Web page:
About This Project
Spotted seatrout (Cynoscion nebulosus) is the most popular recreational species along the coast of Mississippi. Although we have a general understanding about the prey species spotted seatrout eat, stomach contents of fish collected during the day are often too digested to identify beyond broad categories like fish or shrimp. We will sample spotted seatrout from the late evening to early morning, a time believed to be their most active feeding period.
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What is the context of this research?
Stomach contents of predatory fish can provide a basic, yet effective, way to connect species within local food webs. Understanding such predator-prey relationships is particularly important for species, like spotted seatrout, that establish localized resident populations and feed on economically important species. Although spotted seatrout in Mississippi waters are considered generalist predators that experience seasonal changes in diet (Overstreet and Heard 1982), details of such changes are lacking. Furthermore, changes in foraging patterns during prolonged spawning seasons remain unknown. This study will allow us to examine the importance of seasonally-abundant prey species to spotted seatrout diet in Mississippi coastal waters.
What is the significance of this project?
As management agencies move towards holistic approaches that incorporate natural and human impacts, characterizing the interactions among species becomes increasingly important. Detailing the predator-prey relationships of economically important fish, like spotted seatrout, are particularly useful because they often feed on prey species that also experience human-related fishing pressure. Our study is designed to fill knowledge gaps that will provide a better understanding of the ecological role of spotted seatrout in Mississippi’s coastal waters. Such information can be used to help identify how natural and human-induced changes to the environment will affect spotted seatrout and their prey.
What are the goals of the project?
The main goal of this study is to describe the diet of spotted seatrout as it relates to fish size, maturation state, time of day, and sampling season. We will perform monthly sampling at a minimum of four fixed stations throughout the Mississippi coastal region. This sampling design will compliment an ongoing survey that provides additional stomach samples taken during the daytime. By extending our sampling efforts between dusk and dawn, we can estimate the average amount of food consumed by a spotted seatrout over a 24-hour period. Diet data will be paired with estimates from current spotted seatrout stock assessments to derive a population level consumption estimate for consumed prey groups (e.g. shrimp, crabs, and fish) that are also commercially and recreationally harvested.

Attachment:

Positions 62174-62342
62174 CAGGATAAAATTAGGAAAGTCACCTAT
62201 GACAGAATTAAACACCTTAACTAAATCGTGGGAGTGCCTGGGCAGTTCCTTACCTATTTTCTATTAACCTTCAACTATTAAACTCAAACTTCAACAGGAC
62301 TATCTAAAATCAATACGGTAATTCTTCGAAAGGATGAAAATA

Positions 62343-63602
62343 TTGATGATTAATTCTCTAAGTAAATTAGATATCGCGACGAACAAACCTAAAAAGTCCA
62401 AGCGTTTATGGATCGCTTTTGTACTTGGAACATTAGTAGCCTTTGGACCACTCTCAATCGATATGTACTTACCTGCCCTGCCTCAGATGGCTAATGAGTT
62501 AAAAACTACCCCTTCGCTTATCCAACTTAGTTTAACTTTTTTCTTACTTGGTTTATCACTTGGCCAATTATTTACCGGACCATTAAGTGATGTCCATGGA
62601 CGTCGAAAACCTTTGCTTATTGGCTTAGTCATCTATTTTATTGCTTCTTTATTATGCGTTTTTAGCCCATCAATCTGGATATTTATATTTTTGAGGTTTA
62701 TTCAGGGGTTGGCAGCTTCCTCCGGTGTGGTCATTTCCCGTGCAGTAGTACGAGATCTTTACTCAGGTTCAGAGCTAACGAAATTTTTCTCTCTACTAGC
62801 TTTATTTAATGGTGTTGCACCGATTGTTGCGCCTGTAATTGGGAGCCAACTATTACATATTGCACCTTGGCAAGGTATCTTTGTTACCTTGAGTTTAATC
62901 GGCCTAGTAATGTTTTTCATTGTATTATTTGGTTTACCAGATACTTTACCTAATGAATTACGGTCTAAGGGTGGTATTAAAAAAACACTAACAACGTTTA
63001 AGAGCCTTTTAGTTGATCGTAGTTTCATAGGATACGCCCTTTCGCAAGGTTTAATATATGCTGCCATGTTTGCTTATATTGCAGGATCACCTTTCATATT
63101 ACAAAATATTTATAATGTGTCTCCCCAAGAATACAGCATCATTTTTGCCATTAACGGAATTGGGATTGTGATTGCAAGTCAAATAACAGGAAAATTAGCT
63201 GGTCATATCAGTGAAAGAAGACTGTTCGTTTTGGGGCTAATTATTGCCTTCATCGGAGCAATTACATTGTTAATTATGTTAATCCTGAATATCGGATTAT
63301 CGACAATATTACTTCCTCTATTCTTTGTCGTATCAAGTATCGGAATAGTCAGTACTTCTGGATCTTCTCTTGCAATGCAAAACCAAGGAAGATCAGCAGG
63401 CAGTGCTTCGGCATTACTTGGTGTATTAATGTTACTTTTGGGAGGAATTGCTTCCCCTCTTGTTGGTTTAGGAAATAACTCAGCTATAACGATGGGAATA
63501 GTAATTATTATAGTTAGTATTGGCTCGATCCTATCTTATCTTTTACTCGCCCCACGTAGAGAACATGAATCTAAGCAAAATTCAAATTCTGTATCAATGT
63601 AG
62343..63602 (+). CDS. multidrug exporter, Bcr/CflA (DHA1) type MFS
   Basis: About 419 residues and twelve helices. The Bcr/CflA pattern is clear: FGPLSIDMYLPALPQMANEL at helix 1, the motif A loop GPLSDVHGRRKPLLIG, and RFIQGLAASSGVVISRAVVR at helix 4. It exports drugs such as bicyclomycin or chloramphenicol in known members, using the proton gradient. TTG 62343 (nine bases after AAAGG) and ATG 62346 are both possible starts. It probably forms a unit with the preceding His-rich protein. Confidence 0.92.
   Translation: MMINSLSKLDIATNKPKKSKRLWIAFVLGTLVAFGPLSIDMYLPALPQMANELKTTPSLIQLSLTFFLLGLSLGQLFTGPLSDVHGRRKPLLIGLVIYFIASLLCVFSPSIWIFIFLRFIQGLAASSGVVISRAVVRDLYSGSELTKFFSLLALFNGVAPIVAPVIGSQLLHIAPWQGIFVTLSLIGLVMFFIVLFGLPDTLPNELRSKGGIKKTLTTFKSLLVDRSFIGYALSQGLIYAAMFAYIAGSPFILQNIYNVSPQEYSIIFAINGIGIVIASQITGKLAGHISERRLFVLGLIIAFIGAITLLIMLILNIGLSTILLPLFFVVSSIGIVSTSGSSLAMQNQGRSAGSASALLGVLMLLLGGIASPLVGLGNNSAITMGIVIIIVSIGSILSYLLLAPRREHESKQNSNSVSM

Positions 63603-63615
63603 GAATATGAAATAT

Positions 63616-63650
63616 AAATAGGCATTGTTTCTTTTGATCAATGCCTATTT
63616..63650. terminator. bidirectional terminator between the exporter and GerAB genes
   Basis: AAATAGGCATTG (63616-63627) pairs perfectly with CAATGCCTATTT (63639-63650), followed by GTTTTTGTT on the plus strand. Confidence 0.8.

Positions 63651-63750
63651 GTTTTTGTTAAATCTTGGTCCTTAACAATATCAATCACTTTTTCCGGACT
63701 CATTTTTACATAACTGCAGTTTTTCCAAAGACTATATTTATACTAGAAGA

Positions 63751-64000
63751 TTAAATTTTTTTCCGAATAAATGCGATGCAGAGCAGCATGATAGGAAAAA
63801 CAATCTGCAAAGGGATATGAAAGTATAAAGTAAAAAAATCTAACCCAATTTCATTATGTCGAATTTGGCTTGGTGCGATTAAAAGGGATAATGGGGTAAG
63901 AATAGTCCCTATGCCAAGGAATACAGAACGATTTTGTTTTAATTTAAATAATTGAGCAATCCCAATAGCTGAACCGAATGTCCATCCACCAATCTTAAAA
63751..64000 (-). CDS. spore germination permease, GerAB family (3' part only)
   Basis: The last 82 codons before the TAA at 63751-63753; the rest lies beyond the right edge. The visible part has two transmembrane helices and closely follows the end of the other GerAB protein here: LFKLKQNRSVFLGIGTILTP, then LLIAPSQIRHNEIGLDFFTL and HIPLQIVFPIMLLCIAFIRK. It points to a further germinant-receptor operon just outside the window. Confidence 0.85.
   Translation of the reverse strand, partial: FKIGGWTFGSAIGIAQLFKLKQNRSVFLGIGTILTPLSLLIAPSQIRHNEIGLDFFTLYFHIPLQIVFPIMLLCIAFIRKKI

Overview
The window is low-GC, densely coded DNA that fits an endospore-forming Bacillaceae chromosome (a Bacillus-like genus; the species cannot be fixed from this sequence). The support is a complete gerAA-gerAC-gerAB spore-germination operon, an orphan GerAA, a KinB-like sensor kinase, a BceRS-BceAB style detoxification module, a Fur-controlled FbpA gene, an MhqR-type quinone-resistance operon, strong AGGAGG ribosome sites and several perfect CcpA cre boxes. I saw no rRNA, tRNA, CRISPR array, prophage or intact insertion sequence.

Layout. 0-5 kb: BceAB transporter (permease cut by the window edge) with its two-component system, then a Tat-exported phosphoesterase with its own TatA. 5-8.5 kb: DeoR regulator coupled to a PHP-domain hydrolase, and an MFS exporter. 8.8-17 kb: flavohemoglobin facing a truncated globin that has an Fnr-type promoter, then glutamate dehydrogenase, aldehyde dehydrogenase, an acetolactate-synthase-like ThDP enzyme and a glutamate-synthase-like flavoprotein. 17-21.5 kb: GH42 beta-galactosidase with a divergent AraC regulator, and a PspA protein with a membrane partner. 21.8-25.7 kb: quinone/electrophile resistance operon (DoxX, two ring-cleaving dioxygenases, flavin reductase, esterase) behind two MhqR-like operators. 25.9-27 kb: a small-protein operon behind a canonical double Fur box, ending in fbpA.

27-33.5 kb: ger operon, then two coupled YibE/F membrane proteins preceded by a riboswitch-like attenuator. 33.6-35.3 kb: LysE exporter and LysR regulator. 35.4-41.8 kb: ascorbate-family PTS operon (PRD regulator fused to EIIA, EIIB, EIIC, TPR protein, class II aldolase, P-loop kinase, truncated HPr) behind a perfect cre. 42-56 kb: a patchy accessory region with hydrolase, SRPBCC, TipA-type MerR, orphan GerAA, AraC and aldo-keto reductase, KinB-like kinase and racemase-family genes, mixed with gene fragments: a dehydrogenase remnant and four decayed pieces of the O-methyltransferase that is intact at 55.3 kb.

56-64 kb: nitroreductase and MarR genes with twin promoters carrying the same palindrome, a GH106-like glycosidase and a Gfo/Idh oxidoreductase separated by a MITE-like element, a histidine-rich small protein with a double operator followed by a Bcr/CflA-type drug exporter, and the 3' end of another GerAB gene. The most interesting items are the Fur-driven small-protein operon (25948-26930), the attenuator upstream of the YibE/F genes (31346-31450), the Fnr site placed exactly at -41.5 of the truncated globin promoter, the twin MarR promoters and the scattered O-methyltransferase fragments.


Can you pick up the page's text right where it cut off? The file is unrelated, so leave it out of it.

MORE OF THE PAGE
To achieve the goals of this project, we will be performing monthly sampling at a minimum of four stations throughout the Mississippi coastal region. The boat use fee is $250 per trip (12 total trips) and truck usage fees will be approximately $50 per trip. If we meet our project goal of $3600, any additional funds will be used for the purchase of a new sampling gill net that will be dedicated to this project. The money raised through Experiment.com will provide funding for approximately one year of field sampling.
Meet the Team
I received my Master’s Degree from North Carolina State University in 2007 under the guidance of Dr. Jeff Buckel. My Master’s research focused on the winter feeding ecology and predatory impact of Atlantic bluefin tuna (Thunnus thynnus) in North Carolina waters. After working for two years as an aquatic veterinary technician with North Carolina State University’s College of Veterinary Medicine, I began my career as a fisheries biologist in 2009 at The University of Southern Mississippi’s Gulf Coast Research Laboratory. I am interested in how environmental and biological variables influence the foraging habits of piscivorous fish. Although my work has focused mainly on pelagic species, I am currently working on several projects that examine the feeding ecology of coastal piscivores in the Mississippi Sound.
I recently joined the Center of Fisheries Research and Development (CFRD) as a fisheries technician and am also finishing a Master’s Degree at the University of South Alabama. My thesis focuses on the use of natural chemical tags to study connectivity of coastal sharks and demonstrates one can use natural tags to accurately infer natal origin. As a member of CFRD, I am involved in a number of surveys that monitor the status of local fish populations. I am also pursuing more focused projects that will provide detailed life history information for local fish species.
This project is in compliance with the University of Southern Mississippi's Institute of Animal Care and Usage Committee (USM IACUC protocol #15101509).
- $3,795Total Donations
- $27.48Average Donation